It is now the last day before the boys get back from NM. I made it through the week in pretty good cheer, but the last day is always tough for me. I rely on my boys for steady optimism (Jeremy) and steady socializing (Vincent), without them, I can be a sad hermit.
When I was in high school I, quickly, over about 6-12 months, lost about half of the hairs on my head. My luxurious head of jet black straight hair dwindled, the diameter of my ponytail got smaller and smaller. Every shower I saw a large clump of hairs collecting in the drain. I was/am never (never!) one for caring much about my looks, but this hair loss made me distraught for a long time. I will not be above admitting that, over the past decade, after letting go the incredibly unreasonable desires I had for Edda (first female president, Olympic gold medalist, savvy billionaire entrepreneur, solo-eureka-cancer-eradicator), the high reasonable desires (high school musical, college degree, nice husband/spouse, fulfilling career, a family of her own), the low reasonable desires (enjoying a joke, telling a secret to a friend, learning Avogadro’s number, baking a cake, taking the dog for a walk) and the things I didn’t even consider desires when I was pregnant (the ability to speak/eat/dress/go to the bathroom by oneself), that I sent up prayers to the powers that be to have it arranged so that she didn’t inherit my hair loss – that at least when people walk up to her, that they can always say – Edda! You have such beautiful hair! (Which is what they all say – just so you know.)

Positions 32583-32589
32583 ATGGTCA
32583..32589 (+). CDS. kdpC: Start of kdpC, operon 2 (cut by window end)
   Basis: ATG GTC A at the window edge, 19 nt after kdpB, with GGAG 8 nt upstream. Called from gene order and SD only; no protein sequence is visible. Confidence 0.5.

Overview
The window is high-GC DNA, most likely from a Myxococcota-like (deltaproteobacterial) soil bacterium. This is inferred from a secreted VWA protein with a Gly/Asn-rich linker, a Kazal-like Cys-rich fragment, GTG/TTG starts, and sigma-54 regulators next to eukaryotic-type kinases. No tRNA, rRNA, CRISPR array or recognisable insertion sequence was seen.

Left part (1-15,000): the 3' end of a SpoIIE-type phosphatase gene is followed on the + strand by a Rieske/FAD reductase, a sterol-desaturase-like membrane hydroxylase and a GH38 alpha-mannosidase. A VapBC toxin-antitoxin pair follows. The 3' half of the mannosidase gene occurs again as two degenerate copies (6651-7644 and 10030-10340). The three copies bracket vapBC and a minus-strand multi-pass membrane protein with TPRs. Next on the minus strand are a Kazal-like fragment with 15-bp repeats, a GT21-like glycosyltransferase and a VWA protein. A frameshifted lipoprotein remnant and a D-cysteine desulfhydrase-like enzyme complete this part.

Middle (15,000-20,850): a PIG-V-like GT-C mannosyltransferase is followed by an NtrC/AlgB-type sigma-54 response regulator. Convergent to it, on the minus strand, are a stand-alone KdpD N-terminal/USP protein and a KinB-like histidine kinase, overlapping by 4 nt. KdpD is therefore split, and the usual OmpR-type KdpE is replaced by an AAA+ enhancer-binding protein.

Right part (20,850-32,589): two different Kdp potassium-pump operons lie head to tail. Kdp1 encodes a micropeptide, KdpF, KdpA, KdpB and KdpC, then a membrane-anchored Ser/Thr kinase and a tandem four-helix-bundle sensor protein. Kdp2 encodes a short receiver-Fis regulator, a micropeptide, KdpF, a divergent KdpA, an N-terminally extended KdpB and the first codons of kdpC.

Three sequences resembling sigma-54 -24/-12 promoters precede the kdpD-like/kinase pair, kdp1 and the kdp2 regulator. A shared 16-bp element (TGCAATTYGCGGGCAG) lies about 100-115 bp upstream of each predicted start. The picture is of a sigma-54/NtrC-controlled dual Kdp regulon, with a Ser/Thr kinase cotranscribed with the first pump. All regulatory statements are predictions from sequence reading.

But I think the powers that be didn’t hear me – I think Edda is losing her hair. There have been hairs collecting in the shower drain for a few months now, and today! Of course today – the day before the boys get home, I really pay attention – I pull on her hair the same way I did when I was 15 and I see the same number of strands pull from her scalp in the same way mine did three decades ago. And this is what brings me to the ground today – not the scoliosis which is progressing despite the brace, nor the turned out foot that threatens to deform so much and put the ankle bone on the ground, and not the advancing stiffness that pervades her body that makes it hard to bend at the waist to sit in her wheelchair or to lift her arms above her head to put on a shirt or to bring her legs into the footwell of the car – I fixate on the few strands of hair on the bathroom floor.